As you were – nobody will want the Breffni blues

Armagh… 1-14

Cavan… 0-10

There are rare occasions when you wish your gut instinct might be wrong. For example, in relation to Neil Robertson’s propensity to find ways not to win the World Snooker Championship. Ditto Rory McIlroy with the US Masters.

However, thankfully it’s a case of as you were regarding inclinations in this seat that Armagh will be the team to beat in Ulster this term. Aside from the magnificent individual display by Conor Turbitt, the biggest statement made by Kieran McGeeney’s side was their ability to adapt to being without the fulcrum of their team, Rian O’Neill.

Conor Turbitt in action against Cavan

Although ironically, the Crossmaglen Rangers star not only entered the fray ten minutes into the second half, his biggest contribution was actually in clearing a Tiarnan Madden goal attempt off the Armagh line. Reason for mentioning O’Neill’s initial absence is that thanks to Turbitt’s brilliance the Orchard County more or less won by half time. Especially with the aid of a goal from midfielder Ben Creeley.

Now, whether in fact McGeeney is capable of having – or at least displaying – the emotion known as happiness is a bit of a mystery, but he is unlikely to have been best pleased with the ease and regularity with which Cavan were able to create chances.

He can be thankful that (a) Cavan wouldn’t hit a barn door at ten yards, and (b) referee Niall Falloon was more than kind to them on a couple of occasions. He could very easily have shown Greg McCabe a red card for his challenge on Raymond Galligan, and would have been within his rights to chalk off Creeley’s goal as well,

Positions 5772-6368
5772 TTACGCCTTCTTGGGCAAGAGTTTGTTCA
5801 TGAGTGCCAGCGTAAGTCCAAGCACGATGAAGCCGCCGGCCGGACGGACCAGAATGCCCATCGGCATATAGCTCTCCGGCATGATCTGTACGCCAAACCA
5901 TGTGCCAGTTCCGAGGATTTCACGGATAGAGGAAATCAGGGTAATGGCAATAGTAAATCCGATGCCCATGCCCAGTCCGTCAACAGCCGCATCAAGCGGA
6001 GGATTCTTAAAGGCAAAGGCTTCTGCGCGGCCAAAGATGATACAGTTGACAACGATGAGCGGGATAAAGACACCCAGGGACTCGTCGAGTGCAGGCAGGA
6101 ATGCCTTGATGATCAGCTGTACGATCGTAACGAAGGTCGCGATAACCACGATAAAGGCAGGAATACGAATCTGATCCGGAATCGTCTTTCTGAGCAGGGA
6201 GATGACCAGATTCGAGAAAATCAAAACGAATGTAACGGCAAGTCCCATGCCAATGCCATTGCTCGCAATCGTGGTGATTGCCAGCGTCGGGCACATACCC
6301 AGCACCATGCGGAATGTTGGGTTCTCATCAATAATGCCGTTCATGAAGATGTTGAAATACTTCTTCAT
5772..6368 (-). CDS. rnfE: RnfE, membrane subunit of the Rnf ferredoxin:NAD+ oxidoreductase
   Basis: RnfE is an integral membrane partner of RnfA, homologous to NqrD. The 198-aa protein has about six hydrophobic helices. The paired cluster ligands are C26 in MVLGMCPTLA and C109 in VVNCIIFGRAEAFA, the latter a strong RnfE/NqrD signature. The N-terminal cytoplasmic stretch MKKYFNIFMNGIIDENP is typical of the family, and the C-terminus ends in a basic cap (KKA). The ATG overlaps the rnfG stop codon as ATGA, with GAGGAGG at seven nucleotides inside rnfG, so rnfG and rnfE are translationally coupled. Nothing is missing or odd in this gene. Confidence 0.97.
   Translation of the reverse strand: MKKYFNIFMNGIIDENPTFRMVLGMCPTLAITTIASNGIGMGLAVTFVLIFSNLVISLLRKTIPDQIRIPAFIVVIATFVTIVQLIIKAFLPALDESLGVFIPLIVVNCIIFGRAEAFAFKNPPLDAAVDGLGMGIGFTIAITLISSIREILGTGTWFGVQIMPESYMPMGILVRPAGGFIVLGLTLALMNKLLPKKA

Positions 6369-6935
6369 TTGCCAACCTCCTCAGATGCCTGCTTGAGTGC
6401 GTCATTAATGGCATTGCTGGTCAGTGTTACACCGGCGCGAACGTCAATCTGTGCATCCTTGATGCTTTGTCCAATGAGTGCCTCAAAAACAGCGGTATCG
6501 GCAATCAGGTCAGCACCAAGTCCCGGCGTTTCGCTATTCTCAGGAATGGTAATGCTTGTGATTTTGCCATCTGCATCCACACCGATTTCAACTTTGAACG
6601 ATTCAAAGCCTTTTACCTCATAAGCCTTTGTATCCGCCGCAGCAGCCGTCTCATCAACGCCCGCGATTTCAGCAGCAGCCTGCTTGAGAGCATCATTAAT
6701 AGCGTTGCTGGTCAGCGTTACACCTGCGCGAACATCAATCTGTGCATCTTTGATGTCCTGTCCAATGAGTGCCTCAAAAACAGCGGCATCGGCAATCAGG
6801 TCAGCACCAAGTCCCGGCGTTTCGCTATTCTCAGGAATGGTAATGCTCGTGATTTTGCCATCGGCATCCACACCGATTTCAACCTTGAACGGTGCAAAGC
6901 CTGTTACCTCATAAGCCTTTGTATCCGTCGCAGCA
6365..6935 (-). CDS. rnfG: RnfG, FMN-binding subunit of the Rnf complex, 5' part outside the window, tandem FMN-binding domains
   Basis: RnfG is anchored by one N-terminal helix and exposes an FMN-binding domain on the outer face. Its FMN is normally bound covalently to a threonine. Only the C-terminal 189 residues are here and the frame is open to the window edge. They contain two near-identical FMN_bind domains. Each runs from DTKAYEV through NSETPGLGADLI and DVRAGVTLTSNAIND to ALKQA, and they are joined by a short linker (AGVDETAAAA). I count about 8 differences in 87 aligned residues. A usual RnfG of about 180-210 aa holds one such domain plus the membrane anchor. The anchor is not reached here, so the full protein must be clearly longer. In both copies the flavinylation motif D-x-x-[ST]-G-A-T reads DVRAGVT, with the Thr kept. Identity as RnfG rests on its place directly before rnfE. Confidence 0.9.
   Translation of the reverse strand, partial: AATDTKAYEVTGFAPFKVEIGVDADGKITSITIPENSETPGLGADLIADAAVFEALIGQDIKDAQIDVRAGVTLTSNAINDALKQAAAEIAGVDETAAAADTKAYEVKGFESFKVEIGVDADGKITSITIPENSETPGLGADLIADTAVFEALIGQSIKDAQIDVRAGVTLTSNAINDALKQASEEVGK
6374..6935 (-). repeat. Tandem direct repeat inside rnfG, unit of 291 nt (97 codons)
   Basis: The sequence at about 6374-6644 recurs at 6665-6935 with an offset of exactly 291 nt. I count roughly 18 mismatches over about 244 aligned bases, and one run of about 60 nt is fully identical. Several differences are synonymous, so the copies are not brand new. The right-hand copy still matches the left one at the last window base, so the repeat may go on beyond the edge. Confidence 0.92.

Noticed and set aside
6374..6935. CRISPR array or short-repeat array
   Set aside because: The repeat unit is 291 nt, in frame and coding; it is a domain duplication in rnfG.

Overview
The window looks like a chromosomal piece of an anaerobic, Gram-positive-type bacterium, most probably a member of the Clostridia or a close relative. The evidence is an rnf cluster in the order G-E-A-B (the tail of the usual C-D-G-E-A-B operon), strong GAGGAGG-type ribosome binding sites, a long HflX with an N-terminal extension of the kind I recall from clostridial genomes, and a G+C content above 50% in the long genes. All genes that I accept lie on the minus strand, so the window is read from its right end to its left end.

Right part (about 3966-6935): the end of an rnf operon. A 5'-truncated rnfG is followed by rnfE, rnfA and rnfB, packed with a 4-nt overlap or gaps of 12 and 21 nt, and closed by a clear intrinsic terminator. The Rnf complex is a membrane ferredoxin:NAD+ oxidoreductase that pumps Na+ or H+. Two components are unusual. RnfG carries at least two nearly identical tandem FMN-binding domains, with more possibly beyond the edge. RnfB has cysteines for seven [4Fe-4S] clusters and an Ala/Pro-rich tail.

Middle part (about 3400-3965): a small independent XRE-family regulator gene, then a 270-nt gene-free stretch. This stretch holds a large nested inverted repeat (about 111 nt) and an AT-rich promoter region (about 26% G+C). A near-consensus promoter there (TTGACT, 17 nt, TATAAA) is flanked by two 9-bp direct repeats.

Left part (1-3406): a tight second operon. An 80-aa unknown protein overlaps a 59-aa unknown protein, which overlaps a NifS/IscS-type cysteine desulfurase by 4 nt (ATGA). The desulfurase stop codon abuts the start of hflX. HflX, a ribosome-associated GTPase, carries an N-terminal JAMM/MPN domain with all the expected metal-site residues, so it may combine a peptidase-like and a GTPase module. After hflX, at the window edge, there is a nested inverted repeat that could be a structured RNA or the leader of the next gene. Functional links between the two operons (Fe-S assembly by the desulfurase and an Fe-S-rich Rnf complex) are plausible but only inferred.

However, no secret has ever been made of the fondness the occupant of this seat has for Armagh and – most specifically in this instance – the style of football the tend to employ. The original and best – high fielding and long diagonal kicking. What the new ‘experts’ call “Wrong” football.

And who’s to say they don’t deserve a bit of luck having been at the butt of the unfortunate creation of GAA history when they lost out to Galway in a penalty shootout last season.

As for Cavan, it would be very easy to say they blew their own chance, and to a large extent they did. Mind you, that there is a genuine gulf between operating in the top division in the National League and being on the third rung of the same ladder.

Purely in terms of speed of thought, and play. There was one particular phase of play in the second period when Ethan Rafferty went on one of his now routine rambles up field before delivering a truly exquisite long ball to Turbitt who duly split the posts once again. Two kicks of the ball to a score. There are very few teams capable of doing doing that these days. That makes a whole other statement about where the game currently is but it can wait for another day.

Having said all of the above, Cavan are still a team with forward propulsion in their favour. Furthermore, it’s a certainty that nobody will fancy drawing the Breffni blues in the Tailteann Cup. Therein lies the one major positive in the GAA’s summer competitions as they now stand – Armagh continue on the motorway, and while Mickey Graham’s charges are currently in on the hard shoulder, the will soon refuel and embark on the road less travelled.

A plethora of other teams get the sat-navs out today. To be continued…

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